Frank Morris

Frank Morris has supervised the reporters in KCUR's newsroom since 1999. In addition to his managerial duties, Morris files regularly with National Public Radio. He’s covered everything from tornadoes to tax law for the network, in stories spanning eight states. His work has won dozens of awards, including four national Public Radio News Directors awards (PRNDIs) and several regional Edward R. Murrow awards. In 2012 he was honored to be named "Journalist of the Year" by the Heart of America Press Club.

Morris grew up in rural Kansas listening to KHCC, spun records at KJHK throughout college at the University of Kansas, and cut his teeth in journalism as an intern for Kansas Public Radio, in the Kansas statehouse.

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GALLIANO, La. — Hurricane Ida stripped thousands of residents in this state of their power, their livelihoods, and in wrecking their homes, it dropped their net worth almost to zero.

In this town, it's easy to see the carnage of neighborhoods when driving around. Trailers lull crushed on their sides. In some lots there's no semblance of a building at all, just wadded-up rubble, ruined furnishings and broken glass.

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Hurricane Ida hit Louisiana more than two weeks ago, but the recovery still hasn't begun for thousands of ravaged households. They've been getting by without electricity and sometimes even without water. NPR's Frank Morris reports.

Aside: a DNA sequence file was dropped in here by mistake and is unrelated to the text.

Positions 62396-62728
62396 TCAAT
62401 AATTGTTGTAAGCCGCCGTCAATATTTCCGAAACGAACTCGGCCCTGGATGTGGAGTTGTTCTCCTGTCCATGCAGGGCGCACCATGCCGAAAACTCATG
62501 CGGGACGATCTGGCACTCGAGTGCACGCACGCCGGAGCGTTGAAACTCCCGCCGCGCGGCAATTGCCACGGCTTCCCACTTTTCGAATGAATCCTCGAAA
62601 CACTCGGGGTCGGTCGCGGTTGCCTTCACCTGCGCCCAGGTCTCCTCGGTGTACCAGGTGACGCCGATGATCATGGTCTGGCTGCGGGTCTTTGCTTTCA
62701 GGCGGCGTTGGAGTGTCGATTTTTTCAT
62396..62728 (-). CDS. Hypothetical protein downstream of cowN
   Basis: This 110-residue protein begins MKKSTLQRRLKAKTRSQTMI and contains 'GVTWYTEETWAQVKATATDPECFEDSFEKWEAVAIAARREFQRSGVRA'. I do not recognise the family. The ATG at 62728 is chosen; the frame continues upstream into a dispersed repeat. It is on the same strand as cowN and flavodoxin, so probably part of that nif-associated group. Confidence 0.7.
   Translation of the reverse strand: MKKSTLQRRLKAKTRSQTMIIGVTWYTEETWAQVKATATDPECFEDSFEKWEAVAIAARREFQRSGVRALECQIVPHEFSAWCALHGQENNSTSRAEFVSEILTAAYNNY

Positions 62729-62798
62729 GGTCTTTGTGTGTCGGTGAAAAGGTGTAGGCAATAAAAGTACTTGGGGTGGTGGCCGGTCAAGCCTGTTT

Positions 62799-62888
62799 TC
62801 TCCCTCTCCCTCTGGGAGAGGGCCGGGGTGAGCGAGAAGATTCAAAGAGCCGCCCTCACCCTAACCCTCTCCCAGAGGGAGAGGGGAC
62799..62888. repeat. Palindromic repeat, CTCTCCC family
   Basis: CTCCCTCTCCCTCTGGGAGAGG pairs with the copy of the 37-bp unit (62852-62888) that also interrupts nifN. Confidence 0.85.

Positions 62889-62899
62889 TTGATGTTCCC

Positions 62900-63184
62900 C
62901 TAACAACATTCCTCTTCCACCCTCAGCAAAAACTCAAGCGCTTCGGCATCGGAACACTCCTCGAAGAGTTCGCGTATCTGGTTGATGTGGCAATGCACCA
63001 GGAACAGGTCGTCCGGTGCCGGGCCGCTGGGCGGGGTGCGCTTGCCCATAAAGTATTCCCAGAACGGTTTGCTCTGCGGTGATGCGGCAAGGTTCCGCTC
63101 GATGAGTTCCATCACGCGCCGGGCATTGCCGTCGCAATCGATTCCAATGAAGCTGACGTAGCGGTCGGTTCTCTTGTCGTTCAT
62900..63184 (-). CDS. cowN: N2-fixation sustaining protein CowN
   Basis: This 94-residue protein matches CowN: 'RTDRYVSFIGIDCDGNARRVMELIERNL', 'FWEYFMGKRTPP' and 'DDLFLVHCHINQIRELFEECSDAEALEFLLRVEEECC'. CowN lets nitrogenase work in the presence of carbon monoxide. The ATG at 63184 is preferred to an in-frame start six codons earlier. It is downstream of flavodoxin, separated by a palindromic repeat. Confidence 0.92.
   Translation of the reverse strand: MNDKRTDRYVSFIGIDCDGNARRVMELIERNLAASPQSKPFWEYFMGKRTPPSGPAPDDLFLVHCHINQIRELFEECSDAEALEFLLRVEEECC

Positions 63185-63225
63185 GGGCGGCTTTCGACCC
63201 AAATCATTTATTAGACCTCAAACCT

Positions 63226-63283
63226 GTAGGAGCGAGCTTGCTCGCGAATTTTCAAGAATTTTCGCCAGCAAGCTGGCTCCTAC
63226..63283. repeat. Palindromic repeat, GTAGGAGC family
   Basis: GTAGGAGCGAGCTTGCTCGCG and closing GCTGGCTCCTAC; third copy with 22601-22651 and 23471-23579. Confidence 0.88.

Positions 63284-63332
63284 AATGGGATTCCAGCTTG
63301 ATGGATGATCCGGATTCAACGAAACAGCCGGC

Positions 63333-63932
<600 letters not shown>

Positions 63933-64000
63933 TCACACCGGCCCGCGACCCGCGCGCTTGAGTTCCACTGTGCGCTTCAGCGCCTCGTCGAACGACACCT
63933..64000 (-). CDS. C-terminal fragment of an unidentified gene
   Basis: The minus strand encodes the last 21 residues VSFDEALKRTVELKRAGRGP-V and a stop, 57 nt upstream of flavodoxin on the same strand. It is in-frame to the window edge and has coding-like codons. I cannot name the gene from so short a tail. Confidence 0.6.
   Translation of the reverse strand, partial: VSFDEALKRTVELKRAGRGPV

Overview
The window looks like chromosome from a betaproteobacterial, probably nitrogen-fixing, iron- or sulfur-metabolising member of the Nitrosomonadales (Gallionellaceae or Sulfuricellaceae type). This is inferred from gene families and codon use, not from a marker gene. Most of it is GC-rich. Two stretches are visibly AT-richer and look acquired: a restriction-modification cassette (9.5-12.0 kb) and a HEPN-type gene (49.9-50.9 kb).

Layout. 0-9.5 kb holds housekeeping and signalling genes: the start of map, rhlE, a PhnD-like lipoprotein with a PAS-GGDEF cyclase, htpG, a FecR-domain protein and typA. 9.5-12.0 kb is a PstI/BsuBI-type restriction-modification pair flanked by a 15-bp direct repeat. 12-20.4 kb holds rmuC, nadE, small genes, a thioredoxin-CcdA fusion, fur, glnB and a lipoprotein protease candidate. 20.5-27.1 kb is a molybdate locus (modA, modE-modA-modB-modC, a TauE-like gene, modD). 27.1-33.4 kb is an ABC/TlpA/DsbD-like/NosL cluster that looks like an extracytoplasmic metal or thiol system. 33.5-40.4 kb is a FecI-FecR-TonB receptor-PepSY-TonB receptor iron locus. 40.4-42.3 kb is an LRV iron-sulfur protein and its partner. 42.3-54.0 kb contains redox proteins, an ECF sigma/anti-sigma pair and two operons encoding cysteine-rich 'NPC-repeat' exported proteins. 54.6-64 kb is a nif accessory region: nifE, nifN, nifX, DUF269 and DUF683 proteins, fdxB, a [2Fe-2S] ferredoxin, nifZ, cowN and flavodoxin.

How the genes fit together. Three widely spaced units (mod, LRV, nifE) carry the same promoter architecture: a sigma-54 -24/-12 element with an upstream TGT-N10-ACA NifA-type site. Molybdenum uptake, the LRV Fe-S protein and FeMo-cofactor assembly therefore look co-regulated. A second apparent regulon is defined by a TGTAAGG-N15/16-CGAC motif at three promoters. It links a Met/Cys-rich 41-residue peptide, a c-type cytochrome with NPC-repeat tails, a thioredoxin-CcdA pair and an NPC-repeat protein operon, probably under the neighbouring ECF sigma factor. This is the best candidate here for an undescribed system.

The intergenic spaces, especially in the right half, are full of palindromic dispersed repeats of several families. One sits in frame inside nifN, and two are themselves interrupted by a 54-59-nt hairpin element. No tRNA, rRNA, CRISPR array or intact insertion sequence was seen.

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Updated August 24, 2021 at 3:04 PM ET

New state laws tightening voting restrictions come in two basic varieties: those that make it harder to cast a vote and those making it more difficult to get registered to vote in the first place.

In Kansas, one law effectively shuts down voter registration drives.

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Updated June 27, 2021 at 7:41 AM ET

Last Fourth of July some fireworks stores went dark because they ran out of product. The same thing may happen again this year.

Demand for consumer fireworks is near all-time highs, but logistics bottlenecks are cutting the supply by about 30%, boosting prices and robbing some retailers of a chance to cash in on what might otherwise have been their best year ever, according to Mike Collar, president of Winco Fireworks, one of the largest U.S. importers.

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